US Senate Gives Green Light to Russian Uranium Import Ban

In a unanimous decision, the US Senate has greenlit legislation to halt imports of Russian uranium, escalating efforts to disrupt Russia’s activities amidst its ongoing conflict with Ukraine.

The Prohibiting Russian Uranium Imports Act garnered unanimous consent in the Senate and now awaits President Joe Biden’s signature to become law.

The ban, expected to take effect within 90 days of enactment, is also poised to significantly impact the US market, given that the nation relies on imports to fulfill 100 percent of its annual uranium needs.

According to 2023 data from the US Energy Information Administration 12 percent of annual uranium imports originated in Russia, 25 percent was mined in Kazakhstan and 11 percent in Uzbekistan. Russian sources for over 90 percent of its annual uranium consumption.

The bipartisan bill, which received earlier approval from the House of Representatives in December, includes provisions for waivers in the event of domestic supply shortages for nuclear reactors. Moreover, it earmarks US$2.7 billion, previously allocated in legislation, to bolster the development of the domestic uranium processing industry.

Uranium serves as a critical fuel for commercial nuclear reactors, playing a vital role in electricity generation. The US ban on Russian uranium imports mirrors previous actions taken against the nation, such as the prohibition of Russian oil imports following its invasion of Ukraine in 2022, alongside the implementation of price controls on select crude and oil product exports.

The ban on Russian imports, if implemented, is expected to disrupt an estimated US$1 billion annual trade flow to Russia. Replacing this supply could pose a significant challenge and potentially raise the costs of enriched uranium by up to 20 percent.

The proposed statute, set to expire at the end of 2040, also includes provisions allowing the Department of Energy (DOE) to issue waivers authorizing Russian uranium imports up to export limits established in an anti-dumping agreement through 2027.

However, failure to secure these waivers could lead to a significant spike in uranium prices, potentially reaching record highs.

Senator John Barrasso, Wyoming’s Republican senator and top figure on the Senate Energy Committee, emphasized the readiness of states like Wyoming to step in and fill the void left by Russian imports.

‘Our bipartisan legislation will help defund Russia’s war machine, revive American uranium production, and jumpstart investments in America’s nuclear fuel supply chain,’ added the lawmaker in a press release.

President Joe Biden, who recently signed a foreign aid bill channeling significant support to Ukraine, is expected to endorse the legislation banning Russian uranium imports.

Biden administration’s efforts to ramp up domestic uranium supply

Earlier this year the Biden administration announced incentives for private companies to ramp up the production of high-assay low-enriched uranium (HALEU).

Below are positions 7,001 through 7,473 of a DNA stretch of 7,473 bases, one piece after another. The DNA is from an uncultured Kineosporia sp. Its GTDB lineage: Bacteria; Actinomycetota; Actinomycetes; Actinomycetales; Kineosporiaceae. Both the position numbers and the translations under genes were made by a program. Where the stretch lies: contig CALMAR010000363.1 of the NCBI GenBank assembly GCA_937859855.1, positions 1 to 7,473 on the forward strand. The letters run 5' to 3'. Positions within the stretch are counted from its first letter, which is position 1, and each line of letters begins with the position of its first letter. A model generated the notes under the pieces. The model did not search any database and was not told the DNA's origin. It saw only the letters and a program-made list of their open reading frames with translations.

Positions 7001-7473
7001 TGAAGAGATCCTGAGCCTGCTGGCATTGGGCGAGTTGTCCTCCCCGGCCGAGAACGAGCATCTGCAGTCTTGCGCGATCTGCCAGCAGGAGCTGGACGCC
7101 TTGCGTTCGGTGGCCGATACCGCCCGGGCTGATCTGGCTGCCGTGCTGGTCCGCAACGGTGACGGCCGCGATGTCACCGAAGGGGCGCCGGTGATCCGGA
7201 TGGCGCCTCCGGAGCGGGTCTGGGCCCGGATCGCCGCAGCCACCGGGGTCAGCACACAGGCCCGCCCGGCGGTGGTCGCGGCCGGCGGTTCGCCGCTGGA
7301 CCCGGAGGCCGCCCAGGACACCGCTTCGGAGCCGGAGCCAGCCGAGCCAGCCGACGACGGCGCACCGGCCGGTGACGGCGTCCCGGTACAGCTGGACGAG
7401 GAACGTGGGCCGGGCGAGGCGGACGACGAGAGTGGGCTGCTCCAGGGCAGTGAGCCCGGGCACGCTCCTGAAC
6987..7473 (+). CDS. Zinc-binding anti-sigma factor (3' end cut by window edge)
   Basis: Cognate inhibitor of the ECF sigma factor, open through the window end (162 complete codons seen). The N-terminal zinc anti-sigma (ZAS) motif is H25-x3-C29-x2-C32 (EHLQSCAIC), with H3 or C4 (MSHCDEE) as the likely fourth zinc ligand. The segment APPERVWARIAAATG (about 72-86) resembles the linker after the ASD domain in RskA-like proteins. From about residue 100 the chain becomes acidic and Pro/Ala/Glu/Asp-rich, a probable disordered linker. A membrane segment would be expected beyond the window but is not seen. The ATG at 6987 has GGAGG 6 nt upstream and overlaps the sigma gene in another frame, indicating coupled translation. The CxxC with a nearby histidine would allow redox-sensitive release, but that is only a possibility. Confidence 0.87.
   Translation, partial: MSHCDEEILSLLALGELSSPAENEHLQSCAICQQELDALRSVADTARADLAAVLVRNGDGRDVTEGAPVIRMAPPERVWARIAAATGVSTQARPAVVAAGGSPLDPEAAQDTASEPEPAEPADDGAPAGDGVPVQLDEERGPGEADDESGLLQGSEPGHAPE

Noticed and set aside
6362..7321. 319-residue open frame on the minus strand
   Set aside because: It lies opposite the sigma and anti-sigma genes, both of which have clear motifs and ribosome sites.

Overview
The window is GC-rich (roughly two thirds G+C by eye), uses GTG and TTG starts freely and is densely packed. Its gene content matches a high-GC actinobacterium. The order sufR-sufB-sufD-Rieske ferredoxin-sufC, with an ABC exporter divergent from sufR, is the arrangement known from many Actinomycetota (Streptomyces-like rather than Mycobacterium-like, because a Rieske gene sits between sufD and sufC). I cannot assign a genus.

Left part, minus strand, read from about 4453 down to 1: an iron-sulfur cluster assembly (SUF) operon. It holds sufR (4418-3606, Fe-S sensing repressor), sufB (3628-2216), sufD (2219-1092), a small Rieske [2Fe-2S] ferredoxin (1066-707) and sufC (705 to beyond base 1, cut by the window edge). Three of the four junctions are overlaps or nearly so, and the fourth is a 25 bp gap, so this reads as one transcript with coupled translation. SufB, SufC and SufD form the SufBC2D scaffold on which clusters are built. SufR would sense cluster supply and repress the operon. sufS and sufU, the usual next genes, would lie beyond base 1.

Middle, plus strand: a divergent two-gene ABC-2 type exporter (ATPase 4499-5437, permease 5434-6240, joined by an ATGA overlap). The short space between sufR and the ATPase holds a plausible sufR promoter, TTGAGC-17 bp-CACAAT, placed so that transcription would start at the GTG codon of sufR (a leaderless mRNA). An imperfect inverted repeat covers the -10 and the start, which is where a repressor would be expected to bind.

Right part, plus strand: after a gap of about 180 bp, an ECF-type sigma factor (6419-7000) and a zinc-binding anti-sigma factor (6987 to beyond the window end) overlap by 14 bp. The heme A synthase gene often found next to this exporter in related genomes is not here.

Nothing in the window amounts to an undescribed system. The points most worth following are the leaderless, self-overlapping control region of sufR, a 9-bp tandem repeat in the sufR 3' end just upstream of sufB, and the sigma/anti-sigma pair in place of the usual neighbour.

The move comes as part of a broader effort to reduce reliance on foreign sources of nuclear fuel and stimulate the growth of the US nuclear energy sector.

Last autumn, a facility in Ohio initiated the nation’s first domestic production of HALEU, albeit at a small scale. Now, with the support of the federal government, efforts are underway to expand domestic production capacity.

The DOE has offered private companies a minimum of US$2 million each to kickstart HALEU production, marking the second phase of a US$500 million allocation from President Biden’s climate-spending law, the Inflation Reduction Act.

“Boosting our domestic uranium supply won’t just advance President Biden’s historic climate agenda, but also increase America’s energy security, create good-paying union jobs, and strengthen our economic competitiveness,” said Ali Zaidi, Biden’s national climate adviser, in a statement earlier this year.

The move to incentivize domestic HALEU production comes amid growing concerns over Russia’s dominant position as a supplier of traditional fuel imports for American utilities. While the US and its allies have imposed sanctions on Russian oil, gas, and mining companies in response to Russia’s actions in Ukraine, the state-owned Rosatom continues to be a significant source of traditional fuel imports.

Edward McGinnis, former chief executive of the fuel-recycling Startup Curio, likewise raised the potential of recycling nuclear waste to complement traditional uranium mining.

He earlier called on the Senate and White House to champion measures to deploy nuclear waste recycling, describing it as a win-win solution that addresses both the nuclear waste problem and the need for domestic fuel production.

Securities Disclosure: I, Giann Liguid, hold no direct investment interest in any company mentioned in this article.

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